Tuesday, July 30, 2013

..... then sue the Ontario government!

"Do you have deep pockets punk ..... well do you?"

Mission Statement

We make a difference in Ontario by being a best in class, socially responsible customer-focused and profitable retailer of beverage alcohol.

Mandate

The mandate of the Board is to supervise the business affairs of the LCBO. Among its most important responsibilities are:

  • Ensuring that the LCBO provides high-quality service to the public
  • Developing and approving the strategic plan and monitoring management's success in meeting its business plan
  • Approving annual financial plans
  • Ensuring that the organization remains financially sound
  • Assessing the management of business risks
  • Submitting an annual financial plan to the Minister of Finance
  • Ensuring the organization has communications programs to inform stakeholders of significant business developments
  • Ensuring that the LCBO performs its regulatory role in a fair and impartial manner
Good Day Readers:

Rather than plying the other Premiers with British Columbia chardonnay, Christy Clark should be more than just another pretty political face and do something concrete. Use your administration's considerable taxpayer largess to sue the Ontario goverment. Is Kathleen "Old stick in the mud" Wynne's administration's living up to its Liquor Control Board of Ontario's mission statement and mandate?  Besides, does Ms Wynne's position not contravene a federal law? Hell, British Columbia and Manitoba have already made the adjustment.

Besides, Ms Clark, such a lawsuit would do wonders to improve Ontario-British Columbia relations.

Sincerely,
Clare L. Pieuk
Ontario won't losen up importing laws any time soon: Wynne
Adrian Morrow/Josh Wingrove
Niagara-on-the-lake, Ontario

Thursday, July 25, 2013

British Columbia Premier Christy Clark plied her Ontario counterpart with a fine Okanagan chardonnay, but it wasn’t enough to persuade Kathleen Wynne to loosen up the province’s protectionist practices on importing wine.

Ms. Clark and Ms. Wynne met on the sidelines of the premiers’ summit – a meeting to which Ms. Clark brought a bottle of Stewart Family Reserve from Quail’s Gate – to discuss Ontario’s prohibition on individuals direct-ordering their vino from across provincial boundaries.

Afterward, Ms. Wynne said she would not allow the Liquor Control Board of Ontario, the government-run corporation that holds a virtual monopoly on alcohol sales, to open up the borders.

“I think that it behooves a bigger conversation than that; I don’t think just a directive from one premier or another,” she said during a break in the heart of Ontario’s Niagara wine country. “I think we need to look at other practices across the country, and how can we expand markets for Canadian wine in general.”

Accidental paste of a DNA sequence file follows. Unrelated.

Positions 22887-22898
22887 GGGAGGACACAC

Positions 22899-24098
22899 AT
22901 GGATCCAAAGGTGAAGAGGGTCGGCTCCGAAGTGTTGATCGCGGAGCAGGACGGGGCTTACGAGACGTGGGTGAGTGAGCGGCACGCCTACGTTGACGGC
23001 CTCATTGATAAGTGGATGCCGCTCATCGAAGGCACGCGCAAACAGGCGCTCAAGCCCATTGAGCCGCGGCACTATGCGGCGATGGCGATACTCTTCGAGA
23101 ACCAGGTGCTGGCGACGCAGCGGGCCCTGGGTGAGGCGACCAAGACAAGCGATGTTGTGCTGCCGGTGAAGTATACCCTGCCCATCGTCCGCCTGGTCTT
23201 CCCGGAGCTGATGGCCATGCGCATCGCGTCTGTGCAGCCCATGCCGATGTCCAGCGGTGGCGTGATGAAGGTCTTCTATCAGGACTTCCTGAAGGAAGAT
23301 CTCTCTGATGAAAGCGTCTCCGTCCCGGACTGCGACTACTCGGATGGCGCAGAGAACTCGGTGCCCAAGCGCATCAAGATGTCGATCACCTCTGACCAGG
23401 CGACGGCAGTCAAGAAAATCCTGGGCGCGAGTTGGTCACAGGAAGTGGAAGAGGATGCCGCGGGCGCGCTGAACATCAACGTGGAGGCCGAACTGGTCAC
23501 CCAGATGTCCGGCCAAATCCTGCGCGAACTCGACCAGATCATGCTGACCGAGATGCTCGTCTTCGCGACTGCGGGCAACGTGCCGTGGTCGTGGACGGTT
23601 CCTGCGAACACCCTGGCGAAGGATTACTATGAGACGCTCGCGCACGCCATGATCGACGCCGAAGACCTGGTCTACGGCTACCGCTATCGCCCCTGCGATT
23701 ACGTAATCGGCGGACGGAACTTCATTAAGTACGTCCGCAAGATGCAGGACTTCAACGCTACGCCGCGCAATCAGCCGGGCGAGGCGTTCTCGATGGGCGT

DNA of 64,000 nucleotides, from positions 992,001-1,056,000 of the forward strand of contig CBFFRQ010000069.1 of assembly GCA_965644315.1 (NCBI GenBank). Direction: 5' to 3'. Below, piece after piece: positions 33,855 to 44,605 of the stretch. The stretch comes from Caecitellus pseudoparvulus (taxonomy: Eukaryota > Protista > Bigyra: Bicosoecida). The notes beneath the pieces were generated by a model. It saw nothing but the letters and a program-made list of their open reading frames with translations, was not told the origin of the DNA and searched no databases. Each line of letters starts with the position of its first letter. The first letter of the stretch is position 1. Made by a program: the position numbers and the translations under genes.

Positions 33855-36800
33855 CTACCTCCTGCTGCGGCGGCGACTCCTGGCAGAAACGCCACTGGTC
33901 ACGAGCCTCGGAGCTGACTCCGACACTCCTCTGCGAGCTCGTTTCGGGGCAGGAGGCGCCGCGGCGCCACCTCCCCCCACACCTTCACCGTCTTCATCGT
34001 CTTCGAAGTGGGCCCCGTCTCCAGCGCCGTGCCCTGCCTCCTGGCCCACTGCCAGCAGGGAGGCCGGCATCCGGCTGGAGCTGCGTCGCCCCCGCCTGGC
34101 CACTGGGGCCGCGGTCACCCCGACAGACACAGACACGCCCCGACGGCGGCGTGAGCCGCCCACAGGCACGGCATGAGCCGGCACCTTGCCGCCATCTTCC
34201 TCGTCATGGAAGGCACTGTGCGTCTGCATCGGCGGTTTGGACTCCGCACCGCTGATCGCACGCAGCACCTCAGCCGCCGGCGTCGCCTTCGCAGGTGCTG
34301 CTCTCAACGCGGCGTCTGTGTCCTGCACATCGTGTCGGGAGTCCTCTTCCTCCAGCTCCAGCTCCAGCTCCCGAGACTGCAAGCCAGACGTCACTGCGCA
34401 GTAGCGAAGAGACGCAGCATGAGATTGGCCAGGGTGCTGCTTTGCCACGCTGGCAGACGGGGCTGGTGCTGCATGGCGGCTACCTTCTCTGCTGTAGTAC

Last year, the federal government repealed a Prohibition-era law that banned people from bringing booze across provincial borders. So far, only B.C. and Manitoba allow buyers to direct-order wine, with Nova Scotia also pursuing changes.

But Ontario has continued to insist wine cannot be directly ordered across provincial lines without going through the LCBO. The province argues this trade barrier is needed to protect its homegrown wine industry. The barrier also ensures the government collects tax and other revenue from markups on the wine.

Rowland Dunning, executive director of the Canadian Association of Liquor Jurisdictions, argues wine shouldn’t be treated differently from beer or liquor. “Why should Ontario residents subsidize B.C. wineries by ordering direct and avoiding taxes and markup?” he said in an interview.

n Albas, a B.C. Conservative MP who sponsored the bill that lifted federal restrictions on interprovincial wine sales, argued Ontario actually has the most to gain from an open market, since it has the country’s largest wine industry. “We are removing hurdles and making slow, steady progress, but ultimately these are political decisions,” he said.

Even Ontario’s wine industry supports a more open system.

“It’s actually called modern wine retailing. That’s what they do all around the world,” said Hillary Dawson, president of the Wine Council of Ontario.

Ultimately, the interprovincial wine trade amounts to “virtually nothing” in Ontario, said Patrick Gedge, president of the Winery and Grower Alliance of Ontario. It mostly involves a handful of connoisseurs and high-end restaurants buying from small wineries that do not produce enough to even sell to the LCBO.

Ms. Clark leaned on exactly this argument: that there would be no harm in changing the system. And if that line of reasoning doesn’t work on Ms. Wynne, there’s always the chardonnay.

“I presented her with a beautiful bottle,” Ms. Clark said. “I think after she samples that, we’re going to make some significant progress on this file.”

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